Seaweed: It’s Not Just Slimy, It’s Good For You!

August 21, 2013


Greens from the sea? Yes, absolutely. Seaweed, a traditional food throughout much of Asia and around the world, is surprisingly nutritious and very healthy.

Abundant Health Benefits

Historical evidence has shown that diseases such as Alzheimer’s, diabetes, and obesity are far less prevalent among people who have a seaweed-based diet.

It may also affect the incidence of breast cancer.

Japanese women have a much lower risk of experiencing breast cancer than American women.

In Okinawa, where residents expect to enjoy a healthier, longer old age than anywhere else in the world, seaweed is a diet staple.

Seaweed is nature’s richest source of iodine, which is essential in keeping you healthy. Without iodine, your body cannot create enough hormones to maintain the proper action of the thyroid gland. Since the hormones created by the thyroid gland regulate the metabolism of every cell in the body, as well as affecting all physiological functions, a lack of iodine can have serious consequences.


Other components of seaweed include vitamins A, B, B2, C, and D. Plus iron, antioxidants, essential amino acids, fatty acids, calcium, unsaturated and omega-3 fats, and large amounts of fiber.

Seaweed also includes significant quantities of myostatin, which counteracts deformities in muscle development.

And seaweed is great for pregnant women – it contains high levels of folic acid.

As an alkaline food, seaweed helps to balance the acidity of other foods. This can help make food easier to digest and reduce your chances of experiencing indigestion and heartburn.

Eating seaweed can help maintain joint flexibility and mobility. It even contains nutrients to promote clear skin!

Seaweed contains large quantities of lignans. These are plant compounds that can provide protection against cancer by inhibiting the blood cell growth required by fast growing tumors.

An unexpected effect of seaweed is its ability to affect the taste of other ingredients.

The Japanese describe this ability as umami, or “the fifth flavor.” It is thought to give a special zing to food. Kombu (or kelp, as it is known in the West) is particularly good at adding an umami kick to food.

How to Eat Seaweed

But seaweed-based food is not limited to the Far East. We all know that it is eaten in Japan, where it is used (among other things) as a structural component of sushi.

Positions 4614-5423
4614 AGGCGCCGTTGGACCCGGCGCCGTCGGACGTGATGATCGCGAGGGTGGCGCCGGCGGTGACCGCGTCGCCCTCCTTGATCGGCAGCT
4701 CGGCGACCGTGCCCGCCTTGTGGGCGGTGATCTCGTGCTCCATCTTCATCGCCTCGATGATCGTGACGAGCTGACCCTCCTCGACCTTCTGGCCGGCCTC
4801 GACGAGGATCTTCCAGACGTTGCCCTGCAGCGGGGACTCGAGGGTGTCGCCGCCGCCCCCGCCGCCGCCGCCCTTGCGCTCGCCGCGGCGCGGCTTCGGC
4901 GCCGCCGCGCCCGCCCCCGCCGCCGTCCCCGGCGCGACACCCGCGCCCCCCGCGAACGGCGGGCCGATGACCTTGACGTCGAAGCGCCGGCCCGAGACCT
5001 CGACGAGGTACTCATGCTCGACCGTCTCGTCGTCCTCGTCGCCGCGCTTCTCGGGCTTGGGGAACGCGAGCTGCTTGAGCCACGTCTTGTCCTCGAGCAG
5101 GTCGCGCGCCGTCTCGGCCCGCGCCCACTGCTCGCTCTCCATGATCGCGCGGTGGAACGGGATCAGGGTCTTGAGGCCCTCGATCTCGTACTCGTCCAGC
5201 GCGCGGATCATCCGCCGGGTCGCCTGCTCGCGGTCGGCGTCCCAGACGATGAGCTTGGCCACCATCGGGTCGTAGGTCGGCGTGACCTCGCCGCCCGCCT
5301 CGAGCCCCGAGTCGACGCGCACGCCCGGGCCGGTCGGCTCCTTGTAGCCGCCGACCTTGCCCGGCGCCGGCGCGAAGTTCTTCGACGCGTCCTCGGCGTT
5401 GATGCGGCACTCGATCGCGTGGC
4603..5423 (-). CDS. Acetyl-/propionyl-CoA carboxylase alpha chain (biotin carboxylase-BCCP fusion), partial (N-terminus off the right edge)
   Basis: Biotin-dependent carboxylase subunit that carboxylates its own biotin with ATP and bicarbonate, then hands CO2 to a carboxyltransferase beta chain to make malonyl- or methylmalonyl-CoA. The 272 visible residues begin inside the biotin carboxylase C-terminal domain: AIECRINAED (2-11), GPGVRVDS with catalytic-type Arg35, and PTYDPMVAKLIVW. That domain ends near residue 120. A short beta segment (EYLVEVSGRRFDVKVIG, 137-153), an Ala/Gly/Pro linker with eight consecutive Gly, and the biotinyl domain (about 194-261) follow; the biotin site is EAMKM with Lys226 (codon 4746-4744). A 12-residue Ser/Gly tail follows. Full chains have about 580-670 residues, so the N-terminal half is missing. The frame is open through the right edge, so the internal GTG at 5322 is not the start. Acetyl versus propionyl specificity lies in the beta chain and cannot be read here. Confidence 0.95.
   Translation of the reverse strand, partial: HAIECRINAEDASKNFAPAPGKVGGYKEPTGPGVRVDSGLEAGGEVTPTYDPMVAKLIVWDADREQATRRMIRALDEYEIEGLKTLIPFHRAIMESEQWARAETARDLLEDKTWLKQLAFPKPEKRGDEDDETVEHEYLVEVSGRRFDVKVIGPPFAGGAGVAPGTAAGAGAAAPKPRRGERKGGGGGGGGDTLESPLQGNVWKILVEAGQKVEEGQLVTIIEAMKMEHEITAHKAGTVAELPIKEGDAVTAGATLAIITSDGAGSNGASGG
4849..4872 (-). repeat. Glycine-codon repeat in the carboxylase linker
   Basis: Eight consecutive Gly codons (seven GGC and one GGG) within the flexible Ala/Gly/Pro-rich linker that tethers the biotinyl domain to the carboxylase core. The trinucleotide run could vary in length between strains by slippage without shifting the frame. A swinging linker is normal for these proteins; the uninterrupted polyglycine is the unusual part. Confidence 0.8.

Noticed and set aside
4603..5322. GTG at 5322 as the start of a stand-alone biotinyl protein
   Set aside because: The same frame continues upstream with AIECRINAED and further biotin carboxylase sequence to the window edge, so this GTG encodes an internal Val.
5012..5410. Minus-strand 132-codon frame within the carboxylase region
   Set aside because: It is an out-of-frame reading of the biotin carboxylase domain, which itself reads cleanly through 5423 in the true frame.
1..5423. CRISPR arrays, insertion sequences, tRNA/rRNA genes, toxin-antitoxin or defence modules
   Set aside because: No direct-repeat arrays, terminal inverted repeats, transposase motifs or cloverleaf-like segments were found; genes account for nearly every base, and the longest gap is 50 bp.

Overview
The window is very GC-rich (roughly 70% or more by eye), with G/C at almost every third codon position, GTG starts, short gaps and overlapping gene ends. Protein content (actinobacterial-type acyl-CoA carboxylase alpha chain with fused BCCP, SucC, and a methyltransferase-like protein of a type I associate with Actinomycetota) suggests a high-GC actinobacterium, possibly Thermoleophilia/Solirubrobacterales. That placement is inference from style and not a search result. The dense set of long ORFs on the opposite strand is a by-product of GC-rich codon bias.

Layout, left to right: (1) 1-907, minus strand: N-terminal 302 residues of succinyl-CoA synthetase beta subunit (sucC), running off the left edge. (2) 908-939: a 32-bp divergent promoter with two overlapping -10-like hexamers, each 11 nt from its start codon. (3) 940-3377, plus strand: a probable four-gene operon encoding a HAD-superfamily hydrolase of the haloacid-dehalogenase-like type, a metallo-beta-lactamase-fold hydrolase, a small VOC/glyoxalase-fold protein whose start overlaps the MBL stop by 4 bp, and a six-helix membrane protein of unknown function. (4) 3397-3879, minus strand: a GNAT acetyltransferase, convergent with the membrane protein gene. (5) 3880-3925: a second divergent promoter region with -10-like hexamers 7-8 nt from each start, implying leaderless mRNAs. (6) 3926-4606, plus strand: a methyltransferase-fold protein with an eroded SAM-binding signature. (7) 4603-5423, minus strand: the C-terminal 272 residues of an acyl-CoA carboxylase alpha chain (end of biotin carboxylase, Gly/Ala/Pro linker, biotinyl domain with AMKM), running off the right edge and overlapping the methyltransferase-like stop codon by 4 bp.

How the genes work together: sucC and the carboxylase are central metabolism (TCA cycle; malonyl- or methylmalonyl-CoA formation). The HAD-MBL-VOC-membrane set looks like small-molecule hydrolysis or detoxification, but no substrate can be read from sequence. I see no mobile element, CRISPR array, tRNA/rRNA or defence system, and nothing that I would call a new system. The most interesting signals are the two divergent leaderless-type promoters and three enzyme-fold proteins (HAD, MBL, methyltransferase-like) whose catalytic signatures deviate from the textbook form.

It’s the traditional basis for birthday soup in Korea, and Korean women are carefully to eat plenty of it in the weeks following childbirth.

But it’s not just an Asian thing – seaweed continues to be a part of traditional diets around the world.

It’s a breakfast food in Wales, it’s a uniquely important source of vitamin C for Eskimos, and it’s processed into crisps in Ireland.

You can use strips of dried nori – the seaweed typically wrapped around fish and rice at sushi restaurants – as an alternative to tortillas or lettuce leaves in turning meat and vegetables into fun finger foods.

“Sushi wraps” will appeal to your kids as well as your guests.

Wakame and sea lettuce can be sliced up and used as the basis for a tossed salad.

Add cucumber, shredded carrots, maybe a bit of green onion, and toss with your favorite light dressing (or just olive oil and a squeeze of fresh lemon juice) for a tasty and nutritious treat.

Wakame is an especially good choice – a 2006 study conducted at Hokkaido University in Japan confirmed that an ingredient in wakame stimulates the production of a protein that increases the burning of fat.

It also reduces LDL (“bad”) cholesterol and improves triglyceride levels.

Many kinds of seaweed are good in soups and stews, too. Add it as you would add cabbage, to lend the pot texture and a bit of subtle flavor.

Carrageen moss, sometimes sold as Irish moss, is a source of carrageenan, which forms a jelly when boiled.

You can use it – or agar agar, which is also based on seaweed – as a healthy alternative to gelatine or cornstarch in fruit pies and other recipes that call for thickening agents.

You may be lucky enough to find sea grapes or green caviar in a specialty market.

This seaweed, which looks like a cluster of tiny green grapes, is a treat in Japan and in the Philippines. Toss it with a little vinegar and enjoy it as a simple salad.

Most seaweed is sold in dried form, and must be soaked in warm water before eating. Read the package directions or consult the Internet for instructions on how to prepare different types of seaweed.

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